I'm looking into buying a new house here in Wisconsin that has soffit vents, ridge vents and some additional static roof vents installed. However, when the home inspector came through he said that combining ridge vents and roof/static vents is a problem because it can cause the air to short cycle and the attic won't vent properly, leaving moisture trapped. He said ideally you should have one intake system (the soffit vents) and one outtake system (the ridge vents).

The builder told me that the reason the static/roof vents were added was because the carpenter had made a mistake cutting holes for the trusses (or something like that, I'm not a handyman so didn't totally understand) and to fix it they just decided to add these roof/static vents over the holes, thinking that it would simply improve venting for the attic.

My question is, is the home inspector right and I should be asking for the roof/static vents to be removed/closed, or is it fine to leave them in?

Inspector's report (ignore stuff about baffles):

Inspector's report

1 Answer 1


Your inspector is correct. Air should enter at the soffit, and exit at either roof vents or a ridge vent. With the current setup air could be entering either the soffit vents or the roof vents, and exiting either the roof vents or the ridge vent. Since your soffits are covered with insulation (because there are no baffles), I'd guess that air is entering the roof vents and exiting the ridge vent. This means only the air near the top of the roof is cycling, which can lead to problems with the roof including a shortened roof life.

In my house there were originally roof vents in the roof above my garage. When they did a reroof they switched to a ridge vent, and as you can see they covered over the old roof vent openings.

Covered Roof Vent

On a side note: Inspectors are hired by you, and work for you. They have no reason to lie or mislead you, since they will not gain in any way from it. In fact, you can probably trust an inspector more than a random person on the internet. Seeing how you paid the inspector for advice, while I'm doing this for free.

  • Thank you for your detailed response. I didn't mean to imply that I didn't trust the home inspector; he did a great job and was extremely knowledgable. I had actually called the top-rated roofer on AngiesList for my area and he said that he wasn't familiar with that issue and he's never had a problem mixing the vent systems. Various Google queries had also turned up a mixed bag of opinions on the issue, so just wanted to check. Also, the baffles were actually there, just couldn't see them from the angle of the photograph (I should have edited the photo before posting). Thanks again! Commented Mar 27, 2013 at 15:24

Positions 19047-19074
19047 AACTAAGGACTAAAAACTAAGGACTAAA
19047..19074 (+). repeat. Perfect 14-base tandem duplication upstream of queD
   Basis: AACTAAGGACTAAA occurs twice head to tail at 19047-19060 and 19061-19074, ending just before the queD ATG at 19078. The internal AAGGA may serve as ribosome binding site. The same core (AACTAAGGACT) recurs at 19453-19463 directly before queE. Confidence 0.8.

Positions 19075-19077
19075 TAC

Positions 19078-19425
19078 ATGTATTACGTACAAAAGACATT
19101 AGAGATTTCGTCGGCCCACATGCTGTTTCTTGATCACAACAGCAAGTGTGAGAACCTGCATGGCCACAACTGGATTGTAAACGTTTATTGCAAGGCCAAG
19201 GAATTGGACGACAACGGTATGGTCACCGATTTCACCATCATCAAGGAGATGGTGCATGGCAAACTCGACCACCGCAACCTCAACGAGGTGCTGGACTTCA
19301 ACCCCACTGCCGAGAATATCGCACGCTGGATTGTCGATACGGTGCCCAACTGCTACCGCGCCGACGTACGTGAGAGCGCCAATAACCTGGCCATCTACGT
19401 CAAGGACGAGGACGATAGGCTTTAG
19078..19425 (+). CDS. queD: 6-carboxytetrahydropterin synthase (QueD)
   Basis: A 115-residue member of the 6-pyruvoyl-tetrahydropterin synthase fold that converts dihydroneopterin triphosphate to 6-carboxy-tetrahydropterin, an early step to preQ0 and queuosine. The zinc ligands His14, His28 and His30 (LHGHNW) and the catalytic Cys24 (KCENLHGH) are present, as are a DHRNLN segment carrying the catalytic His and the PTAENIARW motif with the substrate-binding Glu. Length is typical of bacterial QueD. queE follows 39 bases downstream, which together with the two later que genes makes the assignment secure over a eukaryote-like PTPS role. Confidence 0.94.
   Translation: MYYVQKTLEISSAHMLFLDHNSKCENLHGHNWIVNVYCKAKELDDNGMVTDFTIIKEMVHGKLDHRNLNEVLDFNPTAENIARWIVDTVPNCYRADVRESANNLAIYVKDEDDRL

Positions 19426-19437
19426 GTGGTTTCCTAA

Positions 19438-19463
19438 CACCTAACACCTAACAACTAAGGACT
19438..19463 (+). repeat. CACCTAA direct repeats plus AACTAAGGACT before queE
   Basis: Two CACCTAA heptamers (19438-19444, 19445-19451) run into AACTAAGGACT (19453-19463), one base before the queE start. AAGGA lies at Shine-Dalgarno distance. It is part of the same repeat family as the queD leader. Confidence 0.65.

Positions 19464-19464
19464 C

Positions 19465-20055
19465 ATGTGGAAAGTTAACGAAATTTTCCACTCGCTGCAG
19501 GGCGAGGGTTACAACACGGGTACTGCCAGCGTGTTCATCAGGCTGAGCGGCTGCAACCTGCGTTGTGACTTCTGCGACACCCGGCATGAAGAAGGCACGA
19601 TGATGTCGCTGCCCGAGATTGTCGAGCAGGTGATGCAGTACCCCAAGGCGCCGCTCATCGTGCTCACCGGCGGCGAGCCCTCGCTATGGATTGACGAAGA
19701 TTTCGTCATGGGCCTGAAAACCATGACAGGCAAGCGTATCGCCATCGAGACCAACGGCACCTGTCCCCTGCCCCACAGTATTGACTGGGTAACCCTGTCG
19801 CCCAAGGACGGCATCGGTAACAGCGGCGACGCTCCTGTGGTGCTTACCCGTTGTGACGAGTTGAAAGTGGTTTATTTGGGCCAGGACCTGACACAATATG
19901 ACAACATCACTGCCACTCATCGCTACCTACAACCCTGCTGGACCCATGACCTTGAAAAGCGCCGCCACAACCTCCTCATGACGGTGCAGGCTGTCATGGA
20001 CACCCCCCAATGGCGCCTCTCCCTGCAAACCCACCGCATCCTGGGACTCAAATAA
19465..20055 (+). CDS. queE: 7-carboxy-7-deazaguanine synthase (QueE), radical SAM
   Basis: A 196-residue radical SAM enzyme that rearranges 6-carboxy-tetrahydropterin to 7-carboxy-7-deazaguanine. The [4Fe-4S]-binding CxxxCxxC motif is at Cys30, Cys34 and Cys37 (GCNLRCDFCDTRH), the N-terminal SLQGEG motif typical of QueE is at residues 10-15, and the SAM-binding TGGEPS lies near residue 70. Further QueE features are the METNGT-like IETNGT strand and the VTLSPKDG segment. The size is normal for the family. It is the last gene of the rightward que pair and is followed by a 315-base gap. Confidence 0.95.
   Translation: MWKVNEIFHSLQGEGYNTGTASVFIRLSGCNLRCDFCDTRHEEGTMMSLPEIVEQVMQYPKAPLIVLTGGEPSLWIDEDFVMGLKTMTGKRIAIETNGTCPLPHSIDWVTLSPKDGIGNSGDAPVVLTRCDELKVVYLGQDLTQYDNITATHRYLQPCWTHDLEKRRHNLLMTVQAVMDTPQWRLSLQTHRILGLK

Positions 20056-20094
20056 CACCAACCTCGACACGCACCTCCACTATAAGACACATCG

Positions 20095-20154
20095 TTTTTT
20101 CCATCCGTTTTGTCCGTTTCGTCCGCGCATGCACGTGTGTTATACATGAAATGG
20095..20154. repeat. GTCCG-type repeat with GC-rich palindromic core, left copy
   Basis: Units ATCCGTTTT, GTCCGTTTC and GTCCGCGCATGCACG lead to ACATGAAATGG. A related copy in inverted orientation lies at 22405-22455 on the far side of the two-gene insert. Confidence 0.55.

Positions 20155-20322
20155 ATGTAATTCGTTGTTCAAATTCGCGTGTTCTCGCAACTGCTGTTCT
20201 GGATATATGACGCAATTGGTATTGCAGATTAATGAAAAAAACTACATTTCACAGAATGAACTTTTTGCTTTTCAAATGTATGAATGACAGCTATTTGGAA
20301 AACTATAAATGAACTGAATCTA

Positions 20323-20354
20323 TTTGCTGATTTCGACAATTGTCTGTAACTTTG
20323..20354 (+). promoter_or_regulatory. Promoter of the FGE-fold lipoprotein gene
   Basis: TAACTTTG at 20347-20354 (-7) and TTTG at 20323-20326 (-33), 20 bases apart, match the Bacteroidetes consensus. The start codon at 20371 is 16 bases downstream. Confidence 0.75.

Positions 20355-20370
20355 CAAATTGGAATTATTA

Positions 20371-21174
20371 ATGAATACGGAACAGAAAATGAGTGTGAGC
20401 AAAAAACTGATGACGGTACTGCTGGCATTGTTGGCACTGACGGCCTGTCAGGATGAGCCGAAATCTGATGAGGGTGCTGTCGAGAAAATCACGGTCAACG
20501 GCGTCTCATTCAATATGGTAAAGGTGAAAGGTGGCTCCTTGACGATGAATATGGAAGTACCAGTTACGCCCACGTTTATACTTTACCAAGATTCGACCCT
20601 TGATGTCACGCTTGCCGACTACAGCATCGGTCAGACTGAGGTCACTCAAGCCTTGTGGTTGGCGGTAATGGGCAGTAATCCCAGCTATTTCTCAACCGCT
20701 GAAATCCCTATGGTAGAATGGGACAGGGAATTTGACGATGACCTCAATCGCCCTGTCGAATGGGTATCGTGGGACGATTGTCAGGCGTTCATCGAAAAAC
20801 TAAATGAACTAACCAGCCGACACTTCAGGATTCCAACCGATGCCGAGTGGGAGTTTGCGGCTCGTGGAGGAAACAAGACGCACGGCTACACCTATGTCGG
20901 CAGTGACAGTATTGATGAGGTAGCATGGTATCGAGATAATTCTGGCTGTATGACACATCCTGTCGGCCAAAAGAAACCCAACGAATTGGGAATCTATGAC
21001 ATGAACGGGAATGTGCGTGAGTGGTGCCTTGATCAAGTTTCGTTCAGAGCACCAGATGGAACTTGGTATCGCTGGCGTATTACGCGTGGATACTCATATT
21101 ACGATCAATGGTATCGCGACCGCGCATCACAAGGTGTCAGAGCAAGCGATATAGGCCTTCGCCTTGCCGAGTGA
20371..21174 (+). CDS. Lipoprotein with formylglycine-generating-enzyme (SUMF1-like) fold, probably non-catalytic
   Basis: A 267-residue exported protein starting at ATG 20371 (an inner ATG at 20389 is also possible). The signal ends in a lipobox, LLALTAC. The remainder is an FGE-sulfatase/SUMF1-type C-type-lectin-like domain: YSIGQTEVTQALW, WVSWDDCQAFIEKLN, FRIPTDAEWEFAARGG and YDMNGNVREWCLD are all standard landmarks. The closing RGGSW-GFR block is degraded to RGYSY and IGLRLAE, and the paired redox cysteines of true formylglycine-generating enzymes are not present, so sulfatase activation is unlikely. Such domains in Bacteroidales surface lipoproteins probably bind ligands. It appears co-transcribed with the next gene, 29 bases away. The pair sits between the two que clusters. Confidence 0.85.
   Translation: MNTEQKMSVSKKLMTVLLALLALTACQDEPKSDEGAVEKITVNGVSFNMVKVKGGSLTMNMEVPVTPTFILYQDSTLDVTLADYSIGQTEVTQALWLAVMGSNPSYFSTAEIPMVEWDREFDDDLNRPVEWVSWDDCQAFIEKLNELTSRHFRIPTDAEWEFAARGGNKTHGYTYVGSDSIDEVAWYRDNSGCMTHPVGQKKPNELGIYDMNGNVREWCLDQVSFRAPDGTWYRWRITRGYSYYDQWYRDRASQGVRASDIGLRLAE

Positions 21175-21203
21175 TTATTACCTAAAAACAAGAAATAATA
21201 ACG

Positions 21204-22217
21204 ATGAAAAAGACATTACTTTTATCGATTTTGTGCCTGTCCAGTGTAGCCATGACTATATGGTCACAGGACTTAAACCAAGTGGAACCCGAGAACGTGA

• Have you encountered cases where inspector is "recommended" by the seller? I think this is supposed to be illegal. In this case the inspector may try to downplay things due to the side deal he's got going on... Commented Mar 27, 2013 at 16:44
  • 2
    I am also a home inspector and unless the soffit vents are blocked, multiple vents higher on the structure are not usually a problem. Since ridge vents often get covered by snow, gable end vents are also added and don't cause short cycling. If the soffit vents are blocked or too small, yes, there will be air flowing from one upper vent to another. But hot air rises, and as long as there is air supply from below, it will vent. The fact that there are vents a few inches below the ridge vents is not going to stop convection from the soffit vents. Commented Mar 27, 2013 at 20:17
  • BTW, your home inspector comments that there are no soffit vents, or maybe covered with insulation. I think that is why he suggested the short cycle. Commented Mar 27, 2013 at 20:22

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